Karen Spalding-Wright, 2017
“My sister also graduated from BPTMN in 2017. This afforded us the opportunity to volunteer together.”– Karen
I have been volunteering at the Blackland Prairie Raptor Center since my BPTMN graduation in 2017. Most of my volunteer hours have accrued here at the BPRC. [My sister] had an interest in working with animals which led us to choosing to work at the BPRC. Neither of us knew much about raptors when we started. The Raptor Center provided excellent hands-on training in raptor handling and in rehab care. This training was provided by a very patient and knowledgeable staff; particularly the former rehab manager Liz Dunn and the current rehab manager Hailey LeBaron.
“The Blackland Prairie Raptor Center is a rehabilitation and conservation education organization, specializing in fostering better public understanding of the relationship between birds of prey and healthy ecosystems.” Raptors are an important part of our environment but they need our protection. Here is a list of simple things you can do to help insure their survival:
1. “Nest is best” is our mantra during baby season. If you find a baby raptor on the ground, the parents are often nearby and will continue to care for it. Please call our facility if you have any questions on renesting or if you are concerned that the baby may be injured.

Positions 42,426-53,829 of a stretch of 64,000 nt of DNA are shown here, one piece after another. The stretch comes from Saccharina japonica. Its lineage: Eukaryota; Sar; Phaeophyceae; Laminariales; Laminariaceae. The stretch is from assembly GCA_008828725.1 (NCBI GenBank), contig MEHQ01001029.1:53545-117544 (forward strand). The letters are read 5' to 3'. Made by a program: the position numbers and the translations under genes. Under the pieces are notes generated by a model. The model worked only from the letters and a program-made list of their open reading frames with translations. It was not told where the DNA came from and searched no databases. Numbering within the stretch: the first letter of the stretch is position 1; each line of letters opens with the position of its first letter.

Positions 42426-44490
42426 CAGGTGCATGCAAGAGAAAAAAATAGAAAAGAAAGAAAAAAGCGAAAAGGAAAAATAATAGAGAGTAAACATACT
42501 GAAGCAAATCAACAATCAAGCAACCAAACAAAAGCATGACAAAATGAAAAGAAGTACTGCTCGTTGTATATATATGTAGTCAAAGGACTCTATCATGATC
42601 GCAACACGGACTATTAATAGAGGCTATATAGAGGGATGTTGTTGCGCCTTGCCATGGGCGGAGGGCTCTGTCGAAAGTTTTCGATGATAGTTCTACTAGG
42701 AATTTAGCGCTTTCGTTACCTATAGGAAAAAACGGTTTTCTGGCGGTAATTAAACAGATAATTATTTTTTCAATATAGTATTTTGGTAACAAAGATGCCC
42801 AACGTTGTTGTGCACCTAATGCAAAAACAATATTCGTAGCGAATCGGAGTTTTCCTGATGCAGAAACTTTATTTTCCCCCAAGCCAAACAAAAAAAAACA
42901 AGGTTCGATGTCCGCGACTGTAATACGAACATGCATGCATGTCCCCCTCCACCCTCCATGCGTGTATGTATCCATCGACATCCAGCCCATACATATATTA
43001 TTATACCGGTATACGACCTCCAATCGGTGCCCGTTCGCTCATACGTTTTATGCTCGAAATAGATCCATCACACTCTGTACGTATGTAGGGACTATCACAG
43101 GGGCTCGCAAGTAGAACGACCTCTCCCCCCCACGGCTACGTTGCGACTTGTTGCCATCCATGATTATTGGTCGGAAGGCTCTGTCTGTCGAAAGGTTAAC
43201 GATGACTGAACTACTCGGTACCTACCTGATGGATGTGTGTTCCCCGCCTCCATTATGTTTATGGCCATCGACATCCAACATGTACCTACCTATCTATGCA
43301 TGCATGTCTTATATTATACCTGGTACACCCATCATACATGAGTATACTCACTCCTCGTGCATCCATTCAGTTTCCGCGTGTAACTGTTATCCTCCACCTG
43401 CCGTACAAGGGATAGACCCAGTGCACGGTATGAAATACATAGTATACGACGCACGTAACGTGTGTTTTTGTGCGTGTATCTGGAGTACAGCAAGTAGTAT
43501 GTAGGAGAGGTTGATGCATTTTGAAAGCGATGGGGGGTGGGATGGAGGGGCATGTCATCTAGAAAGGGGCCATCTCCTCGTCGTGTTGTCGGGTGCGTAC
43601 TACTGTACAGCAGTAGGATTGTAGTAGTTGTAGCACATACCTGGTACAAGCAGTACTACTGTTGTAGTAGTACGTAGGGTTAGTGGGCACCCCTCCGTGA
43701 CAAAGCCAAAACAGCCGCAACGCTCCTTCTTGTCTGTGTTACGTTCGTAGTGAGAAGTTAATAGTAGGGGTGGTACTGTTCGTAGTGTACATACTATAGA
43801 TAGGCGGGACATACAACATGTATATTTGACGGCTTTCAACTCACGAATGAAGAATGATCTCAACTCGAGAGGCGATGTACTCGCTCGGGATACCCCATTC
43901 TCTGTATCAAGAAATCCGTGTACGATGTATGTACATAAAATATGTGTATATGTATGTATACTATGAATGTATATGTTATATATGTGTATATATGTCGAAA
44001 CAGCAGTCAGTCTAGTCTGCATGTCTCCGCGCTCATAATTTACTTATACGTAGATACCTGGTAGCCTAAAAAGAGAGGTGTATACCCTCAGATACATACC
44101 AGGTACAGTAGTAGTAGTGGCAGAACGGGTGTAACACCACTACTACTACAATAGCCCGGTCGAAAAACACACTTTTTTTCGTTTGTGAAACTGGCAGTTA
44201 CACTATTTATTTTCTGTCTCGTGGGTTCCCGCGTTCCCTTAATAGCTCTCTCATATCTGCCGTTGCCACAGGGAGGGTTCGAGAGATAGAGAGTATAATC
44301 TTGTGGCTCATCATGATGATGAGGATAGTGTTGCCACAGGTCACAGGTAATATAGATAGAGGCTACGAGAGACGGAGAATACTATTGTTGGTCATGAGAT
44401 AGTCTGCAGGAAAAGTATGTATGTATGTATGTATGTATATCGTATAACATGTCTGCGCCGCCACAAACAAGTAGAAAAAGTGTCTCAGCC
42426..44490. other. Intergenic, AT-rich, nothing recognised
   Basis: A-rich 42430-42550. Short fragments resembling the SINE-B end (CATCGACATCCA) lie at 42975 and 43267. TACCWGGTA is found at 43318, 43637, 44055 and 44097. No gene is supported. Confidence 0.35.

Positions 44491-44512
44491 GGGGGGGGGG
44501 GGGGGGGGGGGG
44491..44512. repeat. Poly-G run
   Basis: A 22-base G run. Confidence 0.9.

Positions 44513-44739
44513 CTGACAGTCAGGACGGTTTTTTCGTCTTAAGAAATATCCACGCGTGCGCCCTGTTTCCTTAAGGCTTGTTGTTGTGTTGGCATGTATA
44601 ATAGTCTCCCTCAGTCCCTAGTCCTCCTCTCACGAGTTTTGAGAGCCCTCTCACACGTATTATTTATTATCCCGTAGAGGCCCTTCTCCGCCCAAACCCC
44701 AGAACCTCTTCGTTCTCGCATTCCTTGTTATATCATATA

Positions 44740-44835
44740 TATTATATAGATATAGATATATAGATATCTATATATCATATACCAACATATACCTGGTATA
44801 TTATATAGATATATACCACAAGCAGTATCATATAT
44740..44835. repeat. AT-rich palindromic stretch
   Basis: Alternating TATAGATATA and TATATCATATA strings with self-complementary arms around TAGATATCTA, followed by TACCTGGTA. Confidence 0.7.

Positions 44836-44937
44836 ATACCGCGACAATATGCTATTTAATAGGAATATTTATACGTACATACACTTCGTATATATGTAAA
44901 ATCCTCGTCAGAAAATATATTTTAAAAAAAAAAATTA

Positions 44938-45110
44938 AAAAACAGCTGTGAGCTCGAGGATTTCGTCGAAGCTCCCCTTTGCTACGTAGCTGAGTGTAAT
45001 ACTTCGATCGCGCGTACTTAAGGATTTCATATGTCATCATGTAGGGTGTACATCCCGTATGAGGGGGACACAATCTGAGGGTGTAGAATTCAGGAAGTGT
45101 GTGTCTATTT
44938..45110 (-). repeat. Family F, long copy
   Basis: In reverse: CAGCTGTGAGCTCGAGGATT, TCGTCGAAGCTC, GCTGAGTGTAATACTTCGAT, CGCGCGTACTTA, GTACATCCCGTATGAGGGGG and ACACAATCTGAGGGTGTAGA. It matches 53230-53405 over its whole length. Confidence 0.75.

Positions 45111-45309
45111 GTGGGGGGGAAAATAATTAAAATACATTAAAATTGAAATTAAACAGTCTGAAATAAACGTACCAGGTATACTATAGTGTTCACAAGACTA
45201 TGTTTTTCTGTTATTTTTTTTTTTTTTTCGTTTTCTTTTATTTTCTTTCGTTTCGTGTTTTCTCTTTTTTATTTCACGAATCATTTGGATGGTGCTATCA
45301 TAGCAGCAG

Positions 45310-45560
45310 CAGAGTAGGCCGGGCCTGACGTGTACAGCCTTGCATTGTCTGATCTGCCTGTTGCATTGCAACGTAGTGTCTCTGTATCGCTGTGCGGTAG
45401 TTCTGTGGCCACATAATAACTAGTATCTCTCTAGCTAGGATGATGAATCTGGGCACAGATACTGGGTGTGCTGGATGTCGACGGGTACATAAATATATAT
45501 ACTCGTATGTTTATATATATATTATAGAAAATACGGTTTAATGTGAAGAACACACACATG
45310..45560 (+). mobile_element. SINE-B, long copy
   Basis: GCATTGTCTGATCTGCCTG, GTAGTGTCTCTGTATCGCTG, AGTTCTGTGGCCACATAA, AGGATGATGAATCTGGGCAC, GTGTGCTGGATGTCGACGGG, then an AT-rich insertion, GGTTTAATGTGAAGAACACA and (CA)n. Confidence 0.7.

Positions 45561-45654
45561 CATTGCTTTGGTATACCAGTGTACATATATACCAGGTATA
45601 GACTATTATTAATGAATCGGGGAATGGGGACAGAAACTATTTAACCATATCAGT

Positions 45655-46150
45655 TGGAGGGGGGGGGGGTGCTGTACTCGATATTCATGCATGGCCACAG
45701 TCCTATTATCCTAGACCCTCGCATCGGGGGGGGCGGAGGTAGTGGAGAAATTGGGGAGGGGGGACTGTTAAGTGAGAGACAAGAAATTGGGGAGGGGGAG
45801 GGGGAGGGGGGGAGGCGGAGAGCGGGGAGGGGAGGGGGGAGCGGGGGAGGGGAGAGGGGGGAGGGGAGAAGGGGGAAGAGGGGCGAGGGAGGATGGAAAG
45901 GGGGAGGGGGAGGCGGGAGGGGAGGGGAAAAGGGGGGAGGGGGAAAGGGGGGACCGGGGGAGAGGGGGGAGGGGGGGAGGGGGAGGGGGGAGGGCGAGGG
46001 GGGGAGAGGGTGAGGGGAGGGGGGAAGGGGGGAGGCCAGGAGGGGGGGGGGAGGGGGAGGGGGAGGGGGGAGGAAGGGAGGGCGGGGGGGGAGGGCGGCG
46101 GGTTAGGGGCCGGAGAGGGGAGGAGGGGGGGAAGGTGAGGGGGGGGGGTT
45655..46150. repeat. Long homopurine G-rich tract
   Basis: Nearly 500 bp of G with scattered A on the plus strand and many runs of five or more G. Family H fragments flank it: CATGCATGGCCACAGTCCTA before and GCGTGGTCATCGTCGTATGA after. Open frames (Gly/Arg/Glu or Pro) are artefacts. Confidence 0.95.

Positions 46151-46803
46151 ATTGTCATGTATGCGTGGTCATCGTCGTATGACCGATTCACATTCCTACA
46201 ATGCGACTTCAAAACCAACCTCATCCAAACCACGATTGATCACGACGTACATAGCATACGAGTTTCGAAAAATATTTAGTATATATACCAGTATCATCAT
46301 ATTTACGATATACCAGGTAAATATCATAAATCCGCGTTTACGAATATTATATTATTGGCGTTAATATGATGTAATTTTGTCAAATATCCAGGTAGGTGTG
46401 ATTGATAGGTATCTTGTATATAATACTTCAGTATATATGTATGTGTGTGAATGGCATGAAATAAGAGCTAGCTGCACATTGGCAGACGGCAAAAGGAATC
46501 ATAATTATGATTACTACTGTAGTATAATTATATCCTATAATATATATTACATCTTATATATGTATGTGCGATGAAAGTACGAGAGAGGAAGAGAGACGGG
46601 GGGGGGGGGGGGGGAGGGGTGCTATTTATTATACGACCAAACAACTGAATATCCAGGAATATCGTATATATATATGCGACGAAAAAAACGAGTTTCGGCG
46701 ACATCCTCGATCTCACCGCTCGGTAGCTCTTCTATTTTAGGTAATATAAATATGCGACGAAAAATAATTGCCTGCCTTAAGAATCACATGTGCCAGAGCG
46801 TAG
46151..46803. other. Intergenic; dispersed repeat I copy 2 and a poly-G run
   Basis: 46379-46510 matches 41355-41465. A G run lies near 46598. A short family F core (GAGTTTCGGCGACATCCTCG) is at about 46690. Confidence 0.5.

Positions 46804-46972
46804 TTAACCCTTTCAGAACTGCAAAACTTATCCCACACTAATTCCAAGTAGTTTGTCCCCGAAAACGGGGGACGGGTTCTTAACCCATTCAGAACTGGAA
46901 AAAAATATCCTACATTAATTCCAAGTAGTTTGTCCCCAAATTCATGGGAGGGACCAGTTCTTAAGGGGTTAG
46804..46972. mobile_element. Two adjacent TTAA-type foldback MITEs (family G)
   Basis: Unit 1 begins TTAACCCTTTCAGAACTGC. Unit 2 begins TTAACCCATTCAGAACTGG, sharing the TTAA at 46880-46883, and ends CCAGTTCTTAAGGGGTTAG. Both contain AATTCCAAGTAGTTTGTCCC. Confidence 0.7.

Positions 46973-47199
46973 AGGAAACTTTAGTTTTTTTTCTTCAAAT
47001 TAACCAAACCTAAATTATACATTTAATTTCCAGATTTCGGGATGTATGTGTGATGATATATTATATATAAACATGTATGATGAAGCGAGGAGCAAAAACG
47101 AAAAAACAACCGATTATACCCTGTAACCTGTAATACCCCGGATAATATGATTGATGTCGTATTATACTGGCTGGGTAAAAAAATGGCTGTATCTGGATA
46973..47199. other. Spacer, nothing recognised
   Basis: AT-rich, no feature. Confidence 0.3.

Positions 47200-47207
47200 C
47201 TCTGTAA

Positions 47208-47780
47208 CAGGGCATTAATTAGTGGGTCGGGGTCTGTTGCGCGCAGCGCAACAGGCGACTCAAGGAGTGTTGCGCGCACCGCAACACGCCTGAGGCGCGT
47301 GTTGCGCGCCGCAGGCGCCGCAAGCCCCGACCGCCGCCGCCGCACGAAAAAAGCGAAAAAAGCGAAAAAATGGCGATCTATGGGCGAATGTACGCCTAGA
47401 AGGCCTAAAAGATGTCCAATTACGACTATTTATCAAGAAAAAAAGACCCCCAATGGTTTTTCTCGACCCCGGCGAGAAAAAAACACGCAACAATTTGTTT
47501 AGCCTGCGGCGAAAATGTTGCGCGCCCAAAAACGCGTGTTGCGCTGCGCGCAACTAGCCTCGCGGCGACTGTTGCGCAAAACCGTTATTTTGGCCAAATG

2. Some of the babies that are brought in suffer from fertilizer burns on their foot pads and toes. These burns can result in talon amputation or in worst cases, euthanasia. Please water in fertilizer immediately after application and apply only the amount recommended by the manufacturer.
3. We have treated raptors suffering from the effects of rodenticide after eating poisoned rodents. We have also had to remove small raptors from glue traps or from being caught in snap traps. Raptors are nature’s best form of rodent control. There is information online on constructing and installing a screech owl box. If that is not an option, then limit your rodent control to only the interior of your house and attic.
4. We have treated raptors for lead poisoning. This is entirely due to hunters using lead ammunition or through anglers using lead tackles. The lead will make its way up the food chain.